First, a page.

Since we only have 2 classes to predict and VGG16 is trained on ImageNet which has 1000 classes, we need to update the final layer as per our problem:
Since we will be training only the last layer, I have set the requires_grad as True for the last layer. Let’s set the training to GPU:
We’ll now use the model and extract features for both the training and validation images. I will set the batch_size as 128 (again, you can increase or decrease this batch_size per your requirement):
Similarly, let’s extract features for our validation images:
Next, we will convert these data into torch format:
We also have to define the optimizer and the loss function for our model:
It’s time to train the model. We will train it for 30 epochs with a batch_size set to 128:
Here is a summary of the model. You can see that the loss has decreased and hence we can say that the model is improving. Let’s validate this by looking at the training and validation accuracies:
We got an accuracy of ~ 84% on the training set. Let’s now check the validation accuracy:
The validation accuracy of the model is also similar, i,e, 83%. The training and validation accuracies are almost in sync and hence we can say that the model is generalized. Here is the summary of our results:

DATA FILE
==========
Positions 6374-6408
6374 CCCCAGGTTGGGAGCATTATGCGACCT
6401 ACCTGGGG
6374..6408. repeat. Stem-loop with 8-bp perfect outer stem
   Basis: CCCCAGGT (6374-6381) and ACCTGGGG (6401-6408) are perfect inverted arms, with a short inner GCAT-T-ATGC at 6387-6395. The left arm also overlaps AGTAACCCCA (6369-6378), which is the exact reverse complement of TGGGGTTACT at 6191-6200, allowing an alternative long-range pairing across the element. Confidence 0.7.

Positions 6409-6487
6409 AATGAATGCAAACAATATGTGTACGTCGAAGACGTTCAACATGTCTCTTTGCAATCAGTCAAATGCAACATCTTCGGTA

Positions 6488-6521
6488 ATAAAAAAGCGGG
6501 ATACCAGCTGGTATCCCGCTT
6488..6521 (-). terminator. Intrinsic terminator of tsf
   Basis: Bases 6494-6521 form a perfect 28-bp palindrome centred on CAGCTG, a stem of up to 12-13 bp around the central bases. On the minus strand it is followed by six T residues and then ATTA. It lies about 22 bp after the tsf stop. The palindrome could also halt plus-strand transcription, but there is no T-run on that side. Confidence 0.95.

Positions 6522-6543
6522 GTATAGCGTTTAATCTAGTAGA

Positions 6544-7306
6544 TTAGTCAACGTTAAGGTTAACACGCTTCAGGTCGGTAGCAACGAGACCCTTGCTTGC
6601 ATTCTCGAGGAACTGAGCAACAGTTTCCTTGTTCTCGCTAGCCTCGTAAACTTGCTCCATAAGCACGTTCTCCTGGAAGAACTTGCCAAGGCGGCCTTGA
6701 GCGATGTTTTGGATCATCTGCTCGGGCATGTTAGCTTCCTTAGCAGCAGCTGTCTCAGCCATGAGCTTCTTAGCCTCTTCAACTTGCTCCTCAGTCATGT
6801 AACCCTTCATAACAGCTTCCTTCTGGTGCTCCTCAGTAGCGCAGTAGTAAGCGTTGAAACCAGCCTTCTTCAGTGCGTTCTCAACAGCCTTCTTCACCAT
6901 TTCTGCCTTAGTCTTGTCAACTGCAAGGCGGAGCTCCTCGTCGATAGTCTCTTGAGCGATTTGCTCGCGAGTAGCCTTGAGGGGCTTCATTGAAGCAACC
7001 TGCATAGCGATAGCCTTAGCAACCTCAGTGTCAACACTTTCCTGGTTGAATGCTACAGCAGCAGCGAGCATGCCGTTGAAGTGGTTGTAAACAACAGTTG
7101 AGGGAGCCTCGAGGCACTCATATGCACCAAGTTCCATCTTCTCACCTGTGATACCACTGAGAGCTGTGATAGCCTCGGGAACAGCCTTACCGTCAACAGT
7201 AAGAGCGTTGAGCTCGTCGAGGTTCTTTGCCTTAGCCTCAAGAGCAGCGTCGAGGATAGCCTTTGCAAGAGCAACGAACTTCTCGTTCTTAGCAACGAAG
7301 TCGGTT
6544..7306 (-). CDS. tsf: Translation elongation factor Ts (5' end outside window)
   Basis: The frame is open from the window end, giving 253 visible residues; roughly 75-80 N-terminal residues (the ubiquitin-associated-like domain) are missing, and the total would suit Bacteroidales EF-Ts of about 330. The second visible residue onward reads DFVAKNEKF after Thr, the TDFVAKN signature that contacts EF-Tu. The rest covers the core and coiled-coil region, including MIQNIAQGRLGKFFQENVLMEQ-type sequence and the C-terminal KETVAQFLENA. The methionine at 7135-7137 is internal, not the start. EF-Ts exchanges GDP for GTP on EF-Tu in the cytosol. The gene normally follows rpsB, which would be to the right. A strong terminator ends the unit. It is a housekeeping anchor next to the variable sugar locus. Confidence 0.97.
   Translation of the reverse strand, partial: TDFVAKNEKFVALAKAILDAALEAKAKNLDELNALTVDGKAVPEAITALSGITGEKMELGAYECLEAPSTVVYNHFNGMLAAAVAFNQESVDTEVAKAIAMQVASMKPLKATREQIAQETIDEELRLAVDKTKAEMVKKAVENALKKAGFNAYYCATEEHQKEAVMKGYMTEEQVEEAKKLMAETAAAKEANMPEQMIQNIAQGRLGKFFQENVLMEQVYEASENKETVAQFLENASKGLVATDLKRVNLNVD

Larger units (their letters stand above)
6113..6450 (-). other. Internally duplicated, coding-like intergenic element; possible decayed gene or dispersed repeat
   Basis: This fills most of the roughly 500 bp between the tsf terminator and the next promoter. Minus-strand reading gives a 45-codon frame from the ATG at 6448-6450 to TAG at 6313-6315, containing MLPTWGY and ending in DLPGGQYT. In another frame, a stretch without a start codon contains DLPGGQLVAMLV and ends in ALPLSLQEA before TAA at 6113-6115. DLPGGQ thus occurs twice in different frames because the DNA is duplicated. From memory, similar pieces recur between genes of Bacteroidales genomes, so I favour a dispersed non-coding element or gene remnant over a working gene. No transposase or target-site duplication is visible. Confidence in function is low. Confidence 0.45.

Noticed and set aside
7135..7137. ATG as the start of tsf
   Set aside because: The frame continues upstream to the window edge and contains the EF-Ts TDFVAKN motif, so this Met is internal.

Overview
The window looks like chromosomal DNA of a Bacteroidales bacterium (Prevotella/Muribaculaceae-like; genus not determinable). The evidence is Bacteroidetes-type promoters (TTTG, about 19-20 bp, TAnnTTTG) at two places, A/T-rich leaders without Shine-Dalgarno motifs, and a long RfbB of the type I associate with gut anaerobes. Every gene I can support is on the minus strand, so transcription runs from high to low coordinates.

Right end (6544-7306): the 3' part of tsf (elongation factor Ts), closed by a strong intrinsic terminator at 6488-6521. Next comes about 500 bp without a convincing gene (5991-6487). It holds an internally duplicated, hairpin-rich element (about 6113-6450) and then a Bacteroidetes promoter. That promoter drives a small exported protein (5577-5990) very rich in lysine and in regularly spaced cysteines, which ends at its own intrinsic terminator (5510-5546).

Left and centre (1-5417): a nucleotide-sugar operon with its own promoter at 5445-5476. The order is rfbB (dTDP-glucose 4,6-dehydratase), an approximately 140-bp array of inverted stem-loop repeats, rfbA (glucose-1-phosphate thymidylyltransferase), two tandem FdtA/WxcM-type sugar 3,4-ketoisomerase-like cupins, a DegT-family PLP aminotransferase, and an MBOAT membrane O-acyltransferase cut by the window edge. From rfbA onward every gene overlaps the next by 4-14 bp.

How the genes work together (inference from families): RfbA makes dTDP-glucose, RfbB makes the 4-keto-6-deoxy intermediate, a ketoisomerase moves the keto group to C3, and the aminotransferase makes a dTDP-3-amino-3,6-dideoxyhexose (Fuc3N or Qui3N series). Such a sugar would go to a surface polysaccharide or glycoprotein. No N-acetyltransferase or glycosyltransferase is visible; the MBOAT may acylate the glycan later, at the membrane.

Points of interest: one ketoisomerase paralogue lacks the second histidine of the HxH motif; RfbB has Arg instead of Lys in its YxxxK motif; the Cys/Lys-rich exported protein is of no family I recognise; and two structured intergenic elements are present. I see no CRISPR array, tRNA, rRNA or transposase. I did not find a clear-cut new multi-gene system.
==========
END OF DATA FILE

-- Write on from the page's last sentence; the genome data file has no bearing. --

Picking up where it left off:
|Model||Training Accuracy||Validation Accuracy|
We can infer that the accuracies have improved by using the VGG16 pre-trained model as compared to the CNN model. Got to love the art of transfer learning!
In this article, we learned how to use pre-trained models and transfer learning to solve an image classification problem. We first understood what pre-trained models are and how to choose the right pre-trained model depending on the problem at hand. Then we took a case study of classifying images of vehicles as emergency or non-emergency. We solved this case study using a CNN model first and then we used the VGG16 pre-trained model to solve the same problem.
We found that using the VGG16 pre-trained model significantly improved the model performance and we got better results as compared to the CNN model. I hope you now have a clear understanding of how to use transfer learning and the right pre-trained model to solve problems using PyTorch.
I encourage you to take other image classification problems and try to apply transfer learning to solve them. This will help you to grasp the concept much more clearly.
As always, if you have some feedback or doubts related to this tutorial, feel free to post them in the comments section below and I will be happy to answer them.